#### 1. Introduction

In this paper, we analyse the dynamics of a Cournot duopoly under strategic uncertainty with pessimistic and optimistic firms within the framework of a nonlinear dynamic oligopoly as those developed by a recent burgeoning literature (see [1] and the papers cited therein).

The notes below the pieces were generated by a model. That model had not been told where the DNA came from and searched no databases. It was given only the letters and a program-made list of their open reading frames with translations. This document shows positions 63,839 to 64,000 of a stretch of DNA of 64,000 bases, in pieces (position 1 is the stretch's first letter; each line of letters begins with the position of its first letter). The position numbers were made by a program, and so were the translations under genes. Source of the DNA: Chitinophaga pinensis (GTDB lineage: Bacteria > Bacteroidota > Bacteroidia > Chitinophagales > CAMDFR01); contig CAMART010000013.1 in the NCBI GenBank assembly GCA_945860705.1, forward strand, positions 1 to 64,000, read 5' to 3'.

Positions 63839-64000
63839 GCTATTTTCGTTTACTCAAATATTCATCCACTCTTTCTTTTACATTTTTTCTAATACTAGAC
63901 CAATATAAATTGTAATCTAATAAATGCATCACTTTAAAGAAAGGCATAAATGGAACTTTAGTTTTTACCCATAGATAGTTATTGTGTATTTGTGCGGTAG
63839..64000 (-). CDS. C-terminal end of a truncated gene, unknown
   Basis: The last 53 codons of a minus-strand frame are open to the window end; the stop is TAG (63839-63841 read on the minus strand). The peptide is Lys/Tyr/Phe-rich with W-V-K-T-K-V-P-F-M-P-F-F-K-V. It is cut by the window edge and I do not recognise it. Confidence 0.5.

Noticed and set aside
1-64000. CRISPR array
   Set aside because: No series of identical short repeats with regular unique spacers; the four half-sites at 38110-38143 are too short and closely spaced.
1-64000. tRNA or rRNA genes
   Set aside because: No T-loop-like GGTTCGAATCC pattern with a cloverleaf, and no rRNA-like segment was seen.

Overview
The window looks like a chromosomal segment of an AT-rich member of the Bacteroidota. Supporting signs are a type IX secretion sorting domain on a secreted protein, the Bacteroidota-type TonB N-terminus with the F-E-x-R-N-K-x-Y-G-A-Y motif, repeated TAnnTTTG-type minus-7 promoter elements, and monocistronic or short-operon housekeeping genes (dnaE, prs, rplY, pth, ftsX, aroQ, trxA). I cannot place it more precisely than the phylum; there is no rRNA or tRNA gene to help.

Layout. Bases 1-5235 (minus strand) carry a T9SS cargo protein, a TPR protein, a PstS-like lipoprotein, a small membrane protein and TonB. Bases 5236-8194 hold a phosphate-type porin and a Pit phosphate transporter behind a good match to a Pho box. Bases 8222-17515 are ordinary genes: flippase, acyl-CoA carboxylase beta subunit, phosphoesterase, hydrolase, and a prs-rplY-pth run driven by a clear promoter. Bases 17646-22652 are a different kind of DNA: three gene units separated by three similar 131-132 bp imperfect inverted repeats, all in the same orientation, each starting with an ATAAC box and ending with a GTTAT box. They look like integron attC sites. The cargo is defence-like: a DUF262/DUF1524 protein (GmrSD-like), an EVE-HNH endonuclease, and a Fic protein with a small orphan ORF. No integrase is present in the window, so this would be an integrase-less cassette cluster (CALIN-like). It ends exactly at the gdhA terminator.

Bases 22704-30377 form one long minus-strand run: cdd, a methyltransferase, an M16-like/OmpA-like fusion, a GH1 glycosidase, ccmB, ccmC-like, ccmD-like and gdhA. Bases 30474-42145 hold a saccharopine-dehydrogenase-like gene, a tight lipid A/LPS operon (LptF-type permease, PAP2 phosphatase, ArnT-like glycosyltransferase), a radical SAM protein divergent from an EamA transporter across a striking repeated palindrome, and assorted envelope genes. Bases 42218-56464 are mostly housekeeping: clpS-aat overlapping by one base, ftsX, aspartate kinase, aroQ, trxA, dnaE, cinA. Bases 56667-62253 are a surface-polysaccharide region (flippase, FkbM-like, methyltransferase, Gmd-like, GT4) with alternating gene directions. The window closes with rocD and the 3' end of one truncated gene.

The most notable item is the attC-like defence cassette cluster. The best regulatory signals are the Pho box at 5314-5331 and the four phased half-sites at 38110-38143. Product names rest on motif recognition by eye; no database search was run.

The issue of decision making under uncertainty as distinct from risk has recently been revisited, amongst others, by [2–6]. In these papers, strategic uncertainty is represented by means of the Choquet expected utility (CEU) theory [7] where agents exhibit different attitudes towards uncertainty, that is, pessimism or optimism, overweighing less or more uncertain events. This theory has also been adopted by [8] to represent strategic behaviour à la Cournot with different firms’ attitude towards uncertainty (CEU theory has been applied to other economic contexts, where optimism and pessimism can explain the paradox of people buying insurance and gambling, the equity premium puzzle, and the small stock puzzle [6]).